• Explanation of what factors support insanity defense and what factors don’t support an insanity defense



Provides opportunity for second opinion on issue of sanity

  • Provides opportunity for second opinion on issue of sanity

  • Qualifications of evaluator are same

  • CWA is responsible for providing collateral materials

  • Helpful if first opinion is inconclusive, if the original report is “weak”, or if there continues to be lingering doubt about defendant’s sanity

  • If defendant refuses to participate then original sanity evaluation may be excluded



Update this slide depending on locality

  • Update this slide depending on locality





Not subject to penal sanctions (i.e., can’t be incarcerated because they are acquitted).

  • Not subject to penal sanctions (i.e., can’t be incarcerated because they are acquitted).

  • They can be committed to DBHDS for “indeterminate period” (except misdemeanants) after temporary custody

  • Trial Court maintains jurisdiction over case until released unconditionally and NGRI status is removed

  • They will continue to require ongoing legal representation throughout process.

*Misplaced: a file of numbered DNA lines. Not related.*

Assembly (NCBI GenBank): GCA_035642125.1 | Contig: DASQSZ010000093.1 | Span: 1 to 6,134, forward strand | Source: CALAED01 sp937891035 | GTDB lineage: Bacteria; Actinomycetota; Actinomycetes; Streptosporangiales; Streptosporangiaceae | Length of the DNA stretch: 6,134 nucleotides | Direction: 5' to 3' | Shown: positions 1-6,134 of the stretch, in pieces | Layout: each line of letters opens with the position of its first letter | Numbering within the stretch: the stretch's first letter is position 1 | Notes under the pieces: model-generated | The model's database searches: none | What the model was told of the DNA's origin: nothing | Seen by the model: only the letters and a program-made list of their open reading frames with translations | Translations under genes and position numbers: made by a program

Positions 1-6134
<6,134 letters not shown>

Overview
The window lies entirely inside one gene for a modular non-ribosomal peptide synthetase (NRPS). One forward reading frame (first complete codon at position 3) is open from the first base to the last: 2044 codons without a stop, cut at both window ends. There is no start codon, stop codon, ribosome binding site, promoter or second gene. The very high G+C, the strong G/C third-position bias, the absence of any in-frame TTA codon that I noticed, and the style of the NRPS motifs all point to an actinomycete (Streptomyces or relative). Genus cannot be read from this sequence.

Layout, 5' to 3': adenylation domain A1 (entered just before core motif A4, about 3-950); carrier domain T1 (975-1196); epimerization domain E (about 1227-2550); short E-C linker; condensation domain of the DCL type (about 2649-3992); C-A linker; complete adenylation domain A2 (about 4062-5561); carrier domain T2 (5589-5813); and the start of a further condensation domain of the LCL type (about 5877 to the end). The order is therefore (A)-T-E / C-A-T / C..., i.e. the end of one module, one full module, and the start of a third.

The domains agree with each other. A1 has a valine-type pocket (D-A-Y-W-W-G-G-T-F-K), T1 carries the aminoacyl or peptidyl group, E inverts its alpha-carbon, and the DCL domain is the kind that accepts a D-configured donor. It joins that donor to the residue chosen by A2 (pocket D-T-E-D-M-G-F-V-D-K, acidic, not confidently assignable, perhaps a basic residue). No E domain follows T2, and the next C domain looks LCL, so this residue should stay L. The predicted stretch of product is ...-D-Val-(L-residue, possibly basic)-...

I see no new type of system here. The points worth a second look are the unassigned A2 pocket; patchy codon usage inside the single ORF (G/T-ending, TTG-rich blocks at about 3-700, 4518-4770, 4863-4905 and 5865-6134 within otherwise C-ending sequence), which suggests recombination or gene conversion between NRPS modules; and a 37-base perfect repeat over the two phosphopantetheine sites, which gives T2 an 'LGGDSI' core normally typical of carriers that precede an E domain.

• Placed in DBHDS custody – usually at CSH –for Temporary Custody evaluations

  • Average Length of Stay in DBHDS hospital for Insanity Acquittee is 6 ½ years.

  • Average Length of Stay on Conditional Release = 3 years



Accredited psychiatric facility with increased security

  • Accredited psychiatric facility with increased security

  • Emphasis on both security and treatment

  • Large volume with frequent admissions/discharges

  • Each acquittee assigned a team composed of Psychiatrist, Psychologist, Social Worker, Nurse, and other needed staff. What you can expect at CSH



They will enter through secured sally port and be searched upon admission.

  • They will enter through secured sally port and be searched upon admission.

  • They will be in a secured environment with little contact with outside

  • They are required to walk in single file lines to and from activities.

  • They will be “pat searched” multiple times a day.

  • They will have limited access to personal items

  • They can expect to remain at CSH longer than the allocated 45 days for the evaluation (time to schedule hearing, if committed it takes time for civil transfer, etc).

  • It is a non-smoking environment.